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Where is the best place to buy carving points?


chris-c

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I hope this isn't covered somewhere else here, I'm new here, and "did" search for the info I'm after but didn't find it, so please excuse me if I'm repeating anything!

 

Basically, I use cratex grinding wheels and points, mizzies heatless wheels, and a variety of silicon and other rubber point impregnated with silicon carbide to dry shape and pre-polish my opals to the point before the final polishing stages are taken, and I have no real "permanent" or regular supplier for these, having previously purchased them on ebay and a few other retailers online.

 

I am wondering if anyone here can recommend the cheapest and most reliable place to purchase bullet tip polishing points in soft and hard rubber impregnated with grit, or even a diamond product that is soft and in the ranges of 600, 800, 1000, 1200, 3000, 5000 grit, which is usually where I switch to a soft felt tip with diamond powder and mineral oil after those coarser grits. I know the cratex come marked only as coarse, medium, fine, extra fine, and extra extra fine, so who knows what grits those actually equal...LOL

 

Nova tips are out of the question because they are WAY too expensive, and require water, and because I polish mostly Ethiopian Welo hydrophane opal that changes colors when it gets wet, I ONLY polish in a DRY process, and nova points need to be wet.

 

I also try to only use the diamond powder charged oils at the very end of my process, and very sparingly, as they tend to permanently "fog" some of the opals for some reason, and only "some" of them, (really weird, but that's Welo opal for ya!) so I limit the amount of oil that touches the stone, and therefore need to use different grit points for as much of the pre-polishing as possible to bridge the gap between carving and polishing.

 

I do make my own wooden points as well, but there are just some applications that a rubber tip impregnated with grit seems to work best, especially to avoid orange peel effect, so I've spent alot of time trying out what works, and what doesn't work, and feel confident I have pretty much refined my process now!

 

I purchased some from Lasco diamond products, and was disappointed to find they barely made a dent in the SOFT opal, only to find out later via email when I asked WHY that was, that they only recommend their points for METAL. DUH. Nice to have that on their website 50 bucks later!! One would think a silicon carbide impregnated rubber tip would be like any other one....apparently NOT!

 

I am about to order from Australia, from http://gemcuts.ezimerchant.biz/ and before I do, just want to make sure I'm not making another mistake, although they really seem nice to email back and forth with, as I've inquired FIRST this time to ensure the tips meet my requirements!

 

Is there a better and or cheaper place to purchase cratex points and wheels, and those mizzies heat-less wheels, and any other points that will work for my opal?

 

I appreciate the referral if there is!

Thanks!

Chris ;)

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Chris:

 

I use diamond grit with brass points that I make in a variety of shapes with oil to avoid the orange-peel effect. As far as the rubber points go (with the mystery grit) I buy them from a local jeweler's suppy for $5.00 a dozen and the same for the mizzy-type grinders. I forgot to mention two really good gemstone carvers when I responded to you before; Donn Salt and Dante Lopez. Donn is world renown in carving jade and uses stones (which I am a convert to). Dante is like me, he uses anything that works. One of his most recent posts was discussing making rubber points. Look in this category (Tools & Techincal) down to "anyone making their own carving points" and look at these discussions. He is a great carver working in Mexico, his website is "Dante's Studio". Donn's can be found by googling Donn Salt. In Donn's he talks about the use of Gesswein Moldmaker stones, showing the progress of a jade carving.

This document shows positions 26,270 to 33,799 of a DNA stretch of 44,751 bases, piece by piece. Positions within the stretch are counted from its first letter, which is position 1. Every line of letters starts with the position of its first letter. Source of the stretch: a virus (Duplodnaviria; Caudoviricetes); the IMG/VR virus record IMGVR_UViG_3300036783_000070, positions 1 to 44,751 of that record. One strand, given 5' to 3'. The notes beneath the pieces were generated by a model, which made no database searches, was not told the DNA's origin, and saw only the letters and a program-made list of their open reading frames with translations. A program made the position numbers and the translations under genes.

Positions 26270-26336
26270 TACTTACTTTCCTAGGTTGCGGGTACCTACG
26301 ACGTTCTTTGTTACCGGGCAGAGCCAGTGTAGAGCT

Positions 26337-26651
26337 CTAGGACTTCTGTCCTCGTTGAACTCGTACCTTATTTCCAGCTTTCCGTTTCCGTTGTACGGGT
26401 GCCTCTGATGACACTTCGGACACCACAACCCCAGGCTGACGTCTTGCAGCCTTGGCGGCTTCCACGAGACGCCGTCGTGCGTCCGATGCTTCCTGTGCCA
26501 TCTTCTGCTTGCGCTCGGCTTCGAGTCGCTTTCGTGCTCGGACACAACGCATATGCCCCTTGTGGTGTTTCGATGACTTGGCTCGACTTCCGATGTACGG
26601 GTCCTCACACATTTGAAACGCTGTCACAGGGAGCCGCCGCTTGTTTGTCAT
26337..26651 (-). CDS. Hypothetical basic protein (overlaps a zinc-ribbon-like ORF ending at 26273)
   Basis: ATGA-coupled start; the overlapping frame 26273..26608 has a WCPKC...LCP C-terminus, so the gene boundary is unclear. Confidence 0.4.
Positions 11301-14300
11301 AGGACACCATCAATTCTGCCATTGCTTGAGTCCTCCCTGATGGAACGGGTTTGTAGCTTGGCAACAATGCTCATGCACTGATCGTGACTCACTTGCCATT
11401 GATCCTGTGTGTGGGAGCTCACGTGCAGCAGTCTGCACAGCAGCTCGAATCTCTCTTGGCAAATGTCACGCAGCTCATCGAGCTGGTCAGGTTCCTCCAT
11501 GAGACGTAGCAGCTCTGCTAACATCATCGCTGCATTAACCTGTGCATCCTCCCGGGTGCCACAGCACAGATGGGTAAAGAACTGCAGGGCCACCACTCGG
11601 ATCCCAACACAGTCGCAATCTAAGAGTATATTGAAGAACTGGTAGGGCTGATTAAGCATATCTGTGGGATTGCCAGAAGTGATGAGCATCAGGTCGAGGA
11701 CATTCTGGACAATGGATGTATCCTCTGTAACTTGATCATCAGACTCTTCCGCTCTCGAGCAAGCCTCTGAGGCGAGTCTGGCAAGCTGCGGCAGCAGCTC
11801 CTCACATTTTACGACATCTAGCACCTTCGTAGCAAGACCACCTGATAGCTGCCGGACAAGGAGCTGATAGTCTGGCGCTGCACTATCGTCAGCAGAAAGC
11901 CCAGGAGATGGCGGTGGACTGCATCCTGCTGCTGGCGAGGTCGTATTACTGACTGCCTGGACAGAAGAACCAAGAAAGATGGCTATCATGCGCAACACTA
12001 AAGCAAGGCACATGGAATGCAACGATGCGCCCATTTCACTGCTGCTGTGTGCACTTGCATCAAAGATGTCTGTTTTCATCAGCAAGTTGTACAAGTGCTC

Hope this helps. I don't carve much opal, too expensive and difficult for me to get. But please pay attention to what Dante was saying about silicosis in carving the stones dry. I know Kenneth carves dry, too. I almost always use oil or water, I only carve dry for little tiny details and try to always wear a mask when doing so. I have enough health issues without having one more, and it sounds like you do too.

 

Good luck!

 

Debbie K

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Hi Debbie and Kenneth, thanks again for your replies!

 

I'm already conversing with Daniel on another thread, and actually, I've been aware of his webpage and supplies for some time now, just never got around to ordering. I actually never thought to see if he had "rubber" points there!

 

The thing with carving is as you say, you use what works, and what works with different stones, are different carving media!

 

Opal is a TOTALLY different thing than anything else, when I first got into lapidary, I just thought you could buy a "generic" setup that would encompass every kind of stone there was....wrong!

 

I now have come to realize that this is probably most beginner's mistake, they don't really know what they want to cut and polish before they buy the equipment and try different things, so it's a catch 22, as they usually end up wanting to specialize in one thing or another, and find their equipment really isn't set up for that, at least that was what I found when I first started buying equipment many years ago.

 

I find it's the same with carving, you need a totally different setup for opal than you do for jade for example, and then, to make it MORE confusing, within the opal community, there are a TON of different techniques to attain the same end result, so you have your "purists" in certain techniques that will ONLY do it THAT way, and look down at you for doing it another, even though doing it that "other" way may be more comfortable for YOU for one reason or another. Such is the case when I mention DRY polishing!

 

I get ALOT of negative comments when I mention that I polish dry, and people are REALLY intimidated by the silicosis factor and usually actually TELL me NOT to polish dry, because I WILL get sick eventually, which really is not the case IF your very careful, which I really am! I've even had people call me STUPID or ignorant for polishing dry, even when I tell them the precautions I take. Keep in mind I'm actually polishing one small stone at a time, which creates very little dust, not polishing 6" slabs or anything like some people do dry, now THAT creates alot of dust!